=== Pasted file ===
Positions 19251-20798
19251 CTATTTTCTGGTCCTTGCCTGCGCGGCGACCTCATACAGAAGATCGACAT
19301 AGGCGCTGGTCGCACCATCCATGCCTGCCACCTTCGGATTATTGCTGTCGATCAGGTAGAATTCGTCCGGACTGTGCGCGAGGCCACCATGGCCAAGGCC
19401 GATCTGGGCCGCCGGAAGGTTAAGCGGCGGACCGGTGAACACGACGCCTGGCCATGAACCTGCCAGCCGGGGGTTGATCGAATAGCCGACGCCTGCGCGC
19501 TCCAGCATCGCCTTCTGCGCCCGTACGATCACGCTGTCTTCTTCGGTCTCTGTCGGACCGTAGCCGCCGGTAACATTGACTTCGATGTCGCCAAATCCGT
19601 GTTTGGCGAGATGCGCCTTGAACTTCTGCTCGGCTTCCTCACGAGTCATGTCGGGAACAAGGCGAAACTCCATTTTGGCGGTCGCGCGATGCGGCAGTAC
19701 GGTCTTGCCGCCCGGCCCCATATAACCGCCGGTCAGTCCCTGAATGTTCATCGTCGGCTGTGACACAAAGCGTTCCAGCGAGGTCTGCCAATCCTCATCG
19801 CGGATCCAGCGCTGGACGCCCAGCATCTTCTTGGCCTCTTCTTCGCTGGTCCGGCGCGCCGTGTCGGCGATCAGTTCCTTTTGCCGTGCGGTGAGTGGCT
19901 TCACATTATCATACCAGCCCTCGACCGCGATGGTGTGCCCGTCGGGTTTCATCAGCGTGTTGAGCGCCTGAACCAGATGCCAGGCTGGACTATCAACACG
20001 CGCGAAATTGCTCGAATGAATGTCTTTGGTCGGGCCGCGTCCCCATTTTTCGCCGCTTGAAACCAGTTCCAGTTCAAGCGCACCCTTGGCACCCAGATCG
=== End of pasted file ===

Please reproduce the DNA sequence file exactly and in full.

Positions 19251-20798
19251 CTATTTTCTGGTCCTTGCCTGCGCGGCGACCTCATACAGAAGATCGACAT
19301 AGGCGCTGGTCGCACCATCCATGCCTGCCACCTTCGGATTATTGCTGTCGATCAGGTAGAATTCGTCCGGACTGTGCGCGAGGCCACCATGGCCAAGGCC
19401 GATCTGGGCCGCCGGAAGGTTAAGCGGCGGACCGGTGAACACGACGCCTGGCCATGAACCTGCCAGCCGGGGGTTGATCGAATAGCCGACGCCTGCGCGC
19501 TCCAGCATCGCCTTCTGCGCCCGTACGATCACGCTGTCTTCTTCGGTCTCTGTCGGACCGTAGCCGCCGGTAACATTGACTTCGATGTCGCCAAATCCGT
19601 GTTTGGCGAGATGCGCCTTGAACTTCTGCTCGGCTTCCTCACGAGTCATGTCGGGAACAAGGCGAAACTCCATTTTGGCGGTCGCGCGATGCGGCAGTAC
19701 GGTCTTGCCGCCCGGCCCCATATAACCGCCGGTCAGTCCCTGAATGTTCATCGTCGGCTGTGACACAAAGCGTTCCAGCGAGGTCTGCCAATCCTCATCG
19801 CGGATCCAGCGCTGGACGCCCAGCATCTTCTTGGCCTCTTCTTCGCTGGTCCGGCGCGCCGTGTCGGCGATCAGTTCCTTTTGCCGTGCGGTGAGTGGCT
19901 TCACATTATCATACCAGCCCTCGACCGCGATGGTGTGCCCGTCGGGTTTCATCAGCGTGTTGAGCGCCTGAACCAGATGCCAGGCTGGACTATCAACACG
20001 CGCGAAATTGCTCGAATGAATGTCTTTGGTCGGGCCGCGTCCCCATTTTTCGCCGCTTGAAACCAGTTCCAGTTCAAGCGCACCCTTGGCACCCAGATCG